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The Rooster Crows- March 12, 2021

By Bill Anderson

From below Zero on Monday, March 1 to 62 above Zero on Monday, March 8, a very welcome respite from Winter, but “respite” is the operative word. Monday’s high temperature broke a record that had stood since 1911, when the mercury soared to 54 above zero. Tuesday’s high of 65 degrees above Zero was also a record, eclipsing the 58-degree mark that had been set in 2015. Winter is not done, yet, however. On Wednesday, March 10, the weather gurus are predicting a high of 35 and possible snow. You can rest easy, though, as Winter’s days are definitely numbered.  Daylight Savings Time is scheduled to make its arrival at 2:00 a.m. on Sunday, March 14, and the Vernal Equinox, the First Day of Spring, according to the timetable established by the Creator of the Universe, makes its arrival on Saturday, March 20. These two harbingers of better days ahead are more precise and dependable than the groundhog, the snow geese and the first robin, although not nearly as colorful, active and noisy. Once the Vernal Equinox arrives, spring has definitely sprung, regardless of what the thermometer says. So, just sit back and relax. Winter will make its exit and Spring will make its entrance in their own good time, and all of our questions, comments and complaints will not alter their pace one whit. Meanwhile, keep your snow shovel handy, just in case you have to shovel some of that Spring sunshine off your driveway.

Paul Anderson of this community reports that he is a grandpa, again. Miss Arlo Lake Elfering was born on Monday, March 1, 2021, in Seattle WA to Paul’s daughter & son-in-law, Katie & Josh Elfering. She weighed in at 7 pounds 7½ ounces, according to Grandpa, but he wasn’t sure how tall she was on arrival. Her Mom is 5’2” and her Dad is 6’8”, so she has possibilities in either direction. Arlo joins her big brother, Rhys, in the Elfering household. Congratulations to the Elferings, and to Arlo’s proud Grandpa Paul.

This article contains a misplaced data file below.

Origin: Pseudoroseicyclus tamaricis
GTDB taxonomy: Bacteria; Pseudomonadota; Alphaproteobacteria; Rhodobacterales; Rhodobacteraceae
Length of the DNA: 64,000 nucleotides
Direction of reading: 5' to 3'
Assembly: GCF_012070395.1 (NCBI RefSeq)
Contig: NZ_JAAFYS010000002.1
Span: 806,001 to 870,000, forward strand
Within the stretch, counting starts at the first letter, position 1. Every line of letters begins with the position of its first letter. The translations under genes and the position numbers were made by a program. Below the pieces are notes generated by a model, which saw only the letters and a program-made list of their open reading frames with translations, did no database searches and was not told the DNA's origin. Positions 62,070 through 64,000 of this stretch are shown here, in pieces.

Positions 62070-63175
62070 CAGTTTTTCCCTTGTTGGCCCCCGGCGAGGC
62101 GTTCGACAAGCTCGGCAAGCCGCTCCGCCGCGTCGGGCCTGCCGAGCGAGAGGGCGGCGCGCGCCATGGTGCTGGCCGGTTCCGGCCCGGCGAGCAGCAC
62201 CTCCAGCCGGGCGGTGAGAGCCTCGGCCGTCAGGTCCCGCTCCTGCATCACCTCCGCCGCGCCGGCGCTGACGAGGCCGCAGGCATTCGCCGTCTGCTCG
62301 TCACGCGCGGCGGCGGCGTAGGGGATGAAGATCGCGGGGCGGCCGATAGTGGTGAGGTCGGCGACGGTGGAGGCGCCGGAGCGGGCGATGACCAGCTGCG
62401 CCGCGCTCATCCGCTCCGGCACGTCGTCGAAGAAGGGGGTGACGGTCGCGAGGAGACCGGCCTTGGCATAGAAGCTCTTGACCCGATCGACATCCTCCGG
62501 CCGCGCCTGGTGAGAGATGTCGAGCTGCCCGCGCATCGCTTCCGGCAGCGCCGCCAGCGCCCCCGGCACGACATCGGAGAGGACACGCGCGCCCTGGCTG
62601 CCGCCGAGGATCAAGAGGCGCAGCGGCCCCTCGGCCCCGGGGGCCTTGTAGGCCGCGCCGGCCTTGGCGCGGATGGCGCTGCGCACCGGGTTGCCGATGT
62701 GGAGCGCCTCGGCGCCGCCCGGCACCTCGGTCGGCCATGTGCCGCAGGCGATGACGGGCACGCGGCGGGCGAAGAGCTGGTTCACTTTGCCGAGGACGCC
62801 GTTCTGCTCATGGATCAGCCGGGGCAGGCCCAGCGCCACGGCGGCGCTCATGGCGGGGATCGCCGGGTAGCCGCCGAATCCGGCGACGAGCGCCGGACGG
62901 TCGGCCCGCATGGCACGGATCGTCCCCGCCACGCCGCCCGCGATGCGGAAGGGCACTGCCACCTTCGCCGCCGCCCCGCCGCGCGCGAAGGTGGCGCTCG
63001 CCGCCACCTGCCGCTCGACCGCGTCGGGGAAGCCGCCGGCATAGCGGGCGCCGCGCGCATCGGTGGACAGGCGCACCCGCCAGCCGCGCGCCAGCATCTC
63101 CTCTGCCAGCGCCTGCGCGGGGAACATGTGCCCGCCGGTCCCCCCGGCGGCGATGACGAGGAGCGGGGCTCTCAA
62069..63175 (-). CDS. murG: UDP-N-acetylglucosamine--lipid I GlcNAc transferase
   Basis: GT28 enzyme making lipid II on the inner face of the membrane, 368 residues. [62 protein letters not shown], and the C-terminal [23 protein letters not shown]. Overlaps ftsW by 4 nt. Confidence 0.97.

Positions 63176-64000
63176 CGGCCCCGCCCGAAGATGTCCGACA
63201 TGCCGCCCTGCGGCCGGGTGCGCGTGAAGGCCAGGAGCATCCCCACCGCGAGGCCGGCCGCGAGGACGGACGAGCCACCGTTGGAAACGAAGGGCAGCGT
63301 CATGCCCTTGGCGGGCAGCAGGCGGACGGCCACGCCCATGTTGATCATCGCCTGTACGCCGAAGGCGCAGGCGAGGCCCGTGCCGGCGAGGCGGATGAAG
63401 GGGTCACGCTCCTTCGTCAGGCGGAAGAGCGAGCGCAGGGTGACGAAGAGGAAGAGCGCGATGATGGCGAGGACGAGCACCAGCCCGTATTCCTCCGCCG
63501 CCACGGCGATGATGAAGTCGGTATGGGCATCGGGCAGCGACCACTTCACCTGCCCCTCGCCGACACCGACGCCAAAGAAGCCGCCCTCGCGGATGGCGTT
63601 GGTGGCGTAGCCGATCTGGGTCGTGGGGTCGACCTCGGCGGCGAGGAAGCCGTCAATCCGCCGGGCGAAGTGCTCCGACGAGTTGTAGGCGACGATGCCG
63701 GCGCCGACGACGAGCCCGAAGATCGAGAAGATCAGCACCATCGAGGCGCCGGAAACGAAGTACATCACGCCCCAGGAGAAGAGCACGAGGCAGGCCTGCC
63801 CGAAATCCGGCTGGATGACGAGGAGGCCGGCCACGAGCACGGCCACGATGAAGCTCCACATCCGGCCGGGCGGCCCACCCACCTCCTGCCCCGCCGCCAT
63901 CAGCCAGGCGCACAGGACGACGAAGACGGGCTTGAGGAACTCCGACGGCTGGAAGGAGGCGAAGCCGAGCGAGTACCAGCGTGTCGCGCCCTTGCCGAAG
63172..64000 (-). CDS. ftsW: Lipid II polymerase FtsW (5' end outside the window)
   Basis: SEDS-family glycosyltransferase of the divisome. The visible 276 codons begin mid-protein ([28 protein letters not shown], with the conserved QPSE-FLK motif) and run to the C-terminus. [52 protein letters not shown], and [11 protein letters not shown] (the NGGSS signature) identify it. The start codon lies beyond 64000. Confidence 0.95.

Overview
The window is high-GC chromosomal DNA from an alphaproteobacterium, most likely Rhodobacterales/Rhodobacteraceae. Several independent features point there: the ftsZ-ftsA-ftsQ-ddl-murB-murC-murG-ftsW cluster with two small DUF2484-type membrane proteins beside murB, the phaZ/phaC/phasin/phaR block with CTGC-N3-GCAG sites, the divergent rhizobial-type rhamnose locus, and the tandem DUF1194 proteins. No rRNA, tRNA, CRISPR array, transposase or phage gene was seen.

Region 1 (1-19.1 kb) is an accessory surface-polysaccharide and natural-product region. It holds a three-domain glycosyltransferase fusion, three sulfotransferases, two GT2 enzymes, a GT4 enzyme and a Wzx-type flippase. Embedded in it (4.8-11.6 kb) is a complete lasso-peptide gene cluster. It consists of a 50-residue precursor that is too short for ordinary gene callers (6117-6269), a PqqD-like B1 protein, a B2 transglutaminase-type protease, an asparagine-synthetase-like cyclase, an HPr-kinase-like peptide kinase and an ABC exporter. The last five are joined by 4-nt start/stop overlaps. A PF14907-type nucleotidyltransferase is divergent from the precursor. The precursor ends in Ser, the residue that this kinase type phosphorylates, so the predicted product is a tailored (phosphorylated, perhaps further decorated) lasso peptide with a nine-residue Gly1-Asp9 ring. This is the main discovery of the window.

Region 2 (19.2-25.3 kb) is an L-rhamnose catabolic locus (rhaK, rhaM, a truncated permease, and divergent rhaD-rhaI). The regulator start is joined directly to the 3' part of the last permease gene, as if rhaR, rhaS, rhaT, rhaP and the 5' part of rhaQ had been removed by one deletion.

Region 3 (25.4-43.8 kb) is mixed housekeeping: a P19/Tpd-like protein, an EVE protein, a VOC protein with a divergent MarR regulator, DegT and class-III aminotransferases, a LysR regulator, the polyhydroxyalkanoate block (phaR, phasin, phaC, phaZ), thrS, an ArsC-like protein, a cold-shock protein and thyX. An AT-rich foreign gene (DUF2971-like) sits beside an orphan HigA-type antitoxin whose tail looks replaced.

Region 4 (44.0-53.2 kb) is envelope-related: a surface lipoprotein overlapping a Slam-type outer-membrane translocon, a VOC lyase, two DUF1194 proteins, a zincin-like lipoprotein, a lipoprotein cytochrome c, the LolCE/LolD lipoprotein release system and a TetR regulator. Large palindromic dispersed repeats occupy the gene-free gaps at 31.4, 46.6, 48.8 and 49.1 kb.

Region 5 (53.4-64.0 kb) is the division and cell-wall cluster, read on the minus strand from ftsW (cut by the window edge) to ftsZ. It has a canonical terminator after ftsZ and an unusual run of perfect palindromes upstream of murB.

CORRECTION: In last week’s report of the Monday, March 1, Rutland City Council meeting, the last names of City Council member Colton Corry and City Engineer Mike Basingthwaite were misspelled. Apologies are extended to Mr. Corry and Mr. Basingthwaite for the errors, and thanks to City Auditor Debbie Banish for noticing the errors and providing the corrections.

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The Rooster Crows – February 12, 2021

By Bill Anderson

The month of February has brought with it the coldest weather of the year, making January, the usual cold weather champ, seem like a semi-tropical memory by comparison. Starting on Wednesday, February 3, the day after Ground Hog’s Day, the mercury began to drop and has only risen above the zero mark on a couple of occasions since then. But, while frigid temperatures are torture for some, they are opportunity for others. Mr. Sawyer Toepke, an elementary student at Sargent Central, reports that he is organizing a hockey team, and that he already has 20 prospective players lined up, if they can find 20 pairs of skates and 20 hockey sticks. Sawyer should probably be thinking of lining up a team dentist, as well. The optimism of youth sees opportunity where others see only misery and discomfort. Hang in there, Sawyer, and bring the NHL’s Stanley Cup back to Sargent County some cold winter day. That ought to make the sun shine! As the old timers used to say, “Nobody ever succeeded beyond their wildest expectations, unless they had some wild expectations to begin with.”

Ice fishing! The cold weather now has the ice on local water holes thick enough for reasonably sane anglers to get out there and go after the ever elusive walleye. Some reports have been received of a few fishermen having some success on a local body of water that bears the name of three former Sargent County Commissioners. If you know your county’s history, you might be able to figure out where that hot spot might be, but by then the fish will have quit biting. Have faith.

Rutland native Mavis (Hoflen) Wold called friends here on Friday, Feb. 5, reporting that she is still in the hospital recovering from the broken leg she suffered a month ago. Mavis said that she had been working in the kitchen of her Minneapolis home when she lost her footing, fell and sustained the broken leg. She is currently undergoing therapy, and hopes to be back in her home in the near future. Mavis is the eldest daughter of the late Oscar & Alma (Anderson) Hoflen of this community. She is a member of the RHS Class of ’47. Her many friends here wish her a speedy recovery and return home.